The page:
Enduring Guardianship

Frances is an experienced family lawyer with a strong passion for family law. Since her admission as a solicitor of the Supreme Court of NSW, Frances has always focussed in...

What is an Enduring Guardian?

An Enduring Guardian is a person who you legally appoint to manage and deal with your personal or health issues when you are no longer in a position to make your own decisions.

The Enduring Guardian is able to make decisions in relation to:

  • Accommodation – to decide where you live
  • Health Care – to decide what health care you receive
  • Services – to decide what personal services you should have to support and assist you
  • Consent to medical and dental treatment – to give or withhold consent to medical and dental treatment on your behalf
  • Access – to decide who you should have contact with

It is important to note that the appointment of an Enduring Guardian can only come into effect when you totally or partially lose the capacity to make your own major personal decisions.

  • An Enduring Guardian in NSW cannot make decisions or deal with your money or assets. If you are seeking to have another person make decisions or manage your financial affairs, you should appoint a general or enduring Power of Attorney.

Who can appoint an Enduring Guardian?

Anyone over 18 years of age and has mental capacity to understand what they are signing or agreeing to.

Who can be your Enduring Guardian?

The person must be 18 years or older and have to be willing to accept being appointed. Your Enduring Guardian should be someone you absolutely trust to make decisions in your best interest.

  • You can appoint more than one person.

If you appoint more than one person you can appoint them so they can only make decisions together (jointly) or individually (severally). You can appoint the same person you choose as your attorney (in your enduring power of attorney) to be your enduring guardian as well.
You cannot appoint a person who is providing treatment, accommodation, support or care to you on a paid basis as your Enduring Guardian. You can, however, appoint a person receiving a carer payment or allowance.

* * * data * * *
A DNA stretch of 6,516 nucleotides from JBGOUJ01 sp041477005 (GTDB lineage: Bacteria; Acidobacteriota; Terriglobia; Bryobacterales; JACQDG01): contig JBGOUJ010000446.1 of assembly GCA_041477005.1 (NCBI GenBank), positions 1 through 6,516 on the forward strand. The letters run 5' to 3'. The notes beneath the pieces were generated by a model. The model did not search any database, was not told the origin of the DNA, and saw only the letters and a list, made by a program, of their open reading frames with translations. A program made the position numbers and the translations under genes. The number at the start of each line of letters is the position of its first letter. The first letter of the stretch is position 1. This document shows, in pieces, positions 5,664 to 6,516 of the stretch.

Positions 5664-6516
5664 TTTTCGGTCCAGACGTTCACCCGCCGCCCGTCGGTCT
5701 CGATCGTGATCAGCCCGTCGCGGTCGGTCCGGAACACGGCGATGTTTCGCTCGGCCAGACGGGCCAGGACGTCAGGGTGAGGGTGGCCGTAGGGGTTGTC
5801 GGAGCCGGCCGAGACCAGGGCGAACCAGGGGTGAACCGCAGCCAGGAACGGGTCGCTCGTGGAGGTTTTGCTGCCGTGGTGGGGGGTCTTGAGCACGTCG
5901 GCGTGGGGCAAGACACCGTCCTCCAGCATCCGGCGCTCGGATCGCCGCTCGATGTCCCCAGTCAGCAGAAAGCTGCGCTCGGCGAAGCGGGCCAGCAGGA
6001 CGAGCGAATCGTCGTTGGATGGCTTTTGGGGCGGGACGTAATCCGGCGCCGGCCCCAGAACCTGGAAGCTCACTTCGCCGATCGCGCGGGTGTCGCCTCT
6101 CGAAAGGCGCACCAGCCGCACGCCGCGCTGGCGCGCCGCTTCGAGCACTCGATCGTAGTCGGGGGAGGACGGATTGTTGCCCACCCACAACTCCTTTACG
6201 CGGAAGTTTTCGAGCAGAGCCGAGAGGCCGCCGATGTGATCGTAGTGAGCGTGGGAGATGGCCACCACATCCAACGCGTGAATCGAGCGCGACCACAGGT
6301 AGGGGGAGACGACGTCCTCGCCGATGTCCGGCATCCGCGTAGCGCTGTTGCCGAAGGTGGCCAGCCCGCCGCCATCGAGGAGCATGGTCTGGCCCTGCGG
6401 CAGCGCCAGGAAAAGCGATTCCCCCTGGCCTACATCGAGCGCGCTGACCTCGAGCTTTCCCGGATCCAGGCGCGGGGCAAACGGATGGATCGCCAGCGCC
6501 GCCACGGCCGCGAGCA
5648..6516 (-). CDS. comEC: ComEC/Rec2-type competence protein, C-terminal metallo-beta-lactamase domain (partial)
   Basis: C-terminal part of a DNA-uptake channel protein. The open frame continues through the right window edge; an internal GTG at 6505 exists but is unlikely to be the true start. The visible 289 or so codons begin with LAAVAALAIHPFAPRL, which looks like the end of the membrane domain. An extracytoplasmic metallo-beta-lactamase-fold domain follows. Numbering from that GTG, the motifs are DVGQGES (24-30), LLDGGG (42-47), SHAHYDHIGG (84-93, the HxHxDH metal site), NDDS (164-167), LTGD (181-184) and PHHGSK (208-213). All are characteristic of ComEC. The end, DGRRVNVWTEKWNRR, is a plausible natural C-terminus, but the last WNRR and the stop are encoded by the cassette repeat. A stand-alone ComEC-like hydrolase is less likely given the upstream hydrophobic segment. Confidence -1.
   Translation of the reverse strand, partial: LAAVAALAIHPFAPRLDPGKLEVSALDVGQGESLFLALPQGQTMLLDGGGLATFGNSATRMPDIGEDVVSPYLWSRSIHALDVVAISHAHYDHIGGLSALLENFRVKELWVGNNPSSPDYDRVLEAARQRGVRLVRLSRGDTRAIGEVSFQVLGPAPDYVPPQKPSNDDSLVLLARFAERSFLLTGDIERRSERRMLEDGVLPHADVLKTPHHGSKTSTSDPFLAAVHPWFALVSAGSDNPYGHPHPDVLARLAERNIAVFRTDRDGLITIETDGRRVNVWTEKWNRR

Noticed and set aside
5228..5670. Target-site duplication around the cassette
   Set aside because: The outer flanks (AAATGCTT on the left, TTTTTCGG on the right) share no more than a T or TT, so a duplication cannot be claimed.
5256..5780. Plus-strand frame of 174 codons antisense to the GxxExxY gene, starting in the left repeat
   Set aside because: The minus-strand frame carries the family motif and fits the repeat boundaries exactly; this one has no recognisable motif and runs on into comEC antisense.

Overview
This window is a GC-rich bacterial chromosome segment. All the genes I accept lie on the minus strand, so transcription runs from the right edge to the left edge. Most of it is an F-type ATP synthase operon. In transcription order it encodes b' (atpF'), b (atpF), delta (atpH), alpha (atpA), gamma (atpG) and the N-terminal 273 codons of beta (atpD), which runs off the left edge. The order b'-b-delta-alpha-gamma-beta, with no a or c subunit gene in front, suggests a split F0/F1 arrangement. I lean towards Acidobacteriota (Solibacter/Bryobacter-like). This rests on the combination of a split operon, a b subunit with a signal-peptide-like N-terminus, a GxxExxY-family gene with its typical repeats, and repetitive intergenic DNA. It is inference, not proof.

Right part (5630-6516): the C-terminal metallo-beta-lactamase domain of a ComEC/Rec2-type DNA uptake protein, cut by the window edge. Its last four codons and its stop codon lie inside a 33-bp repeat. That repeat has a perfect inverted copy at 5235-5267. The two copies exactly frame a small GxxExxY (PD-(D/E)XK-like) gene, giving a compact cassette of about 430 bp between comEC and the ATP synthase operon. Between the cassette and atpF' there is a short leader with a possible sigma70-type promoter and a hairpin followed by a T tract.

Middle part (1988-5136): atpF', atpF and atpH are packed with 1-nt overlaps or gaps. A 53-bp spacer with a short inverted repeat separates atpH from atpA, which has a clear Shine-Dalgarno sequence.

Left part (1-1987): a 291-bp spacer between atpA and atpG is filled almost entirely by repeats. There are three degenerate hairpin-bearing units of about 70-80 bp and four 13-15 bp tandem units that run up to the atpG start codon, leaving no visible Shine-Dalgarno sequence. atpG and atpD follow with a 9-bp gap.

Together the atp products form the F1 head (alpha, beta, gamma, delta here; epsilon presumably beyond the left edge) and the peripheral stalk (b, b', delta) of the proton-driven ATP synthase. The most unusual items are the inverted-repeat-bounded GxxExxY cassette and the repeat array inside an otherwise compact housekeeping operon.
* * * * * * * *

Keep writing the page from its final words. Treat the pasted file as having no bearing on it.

Enduring Guardian

How do you appoint an Enduring Guardian?

The first thing to do is to talk to the person(s) you intend to appoint and ensure that they are willing to take on the responsibilities.

The appointment must then be done using a written prescribed form and must be signed by you, your guardian(s) and then witnessed by a solicitor or barrister.

  • The witness signs a certificate stating that they have advised you on the effects of the prescribed document and that you understand these effects.

Where should you keep the appointment form?

It is important that you keep the executed appointment form in a safe place where it can be found in time of need. It is preferable that you tell others close to you where it is and also, to give copies to your doctor, family members and your Enduring Guardian.

Is an Enduring Guardianship the same as Advanced Care Directive?

An Advance Care Directive (ACD) is a different document from the legal form used for the Enduring Guardianship (it is sometimes referred to as a ‘living will’).

The ACD document sets out your wishes (and values) that need to be considered, by the person acting on your behalf, before making decisions in relation to medical treatment for the purposes of prolonging your life in circumstances where you may be terminally ill or irreversibly injured.

  • The ACD does not need to be in a prescribed form but needs to made whilst you have mental capacity, must be clear, unambiguous and must be signed. You should also consider having someone witness your directive.

When does the appointment of an Enduring Guardian start?

Your Enduring Guardian’s appointment comes into effect only when (and if) you become unable to make your own personal (or lifestyle) decisions.

How is the appointment of an Enduring Guardian cancelled?

The appointment of an Enduring Guardian can be cancelled if:

  • You choose to cancel the appointment. This is done using the prescribed form and signed by you and witnessed by a solicitor or barrister.
  • You Enduring Guardian no longer wishes to act on your behalf.
  • You marry after you make the appointment.
  • The guardianship tribunal makes an order to cancel the appointment.

Frances is an experienced family lawyer with a strong passion for family law.

Since her admission as a solicitor of the Supreme Court of NSW, Frances has always focussed in the field of family and divorce law.
Frances has worked in both suburban and city firms and she is able to connect with a range of client’s and adapt to their needs based on their varying situations.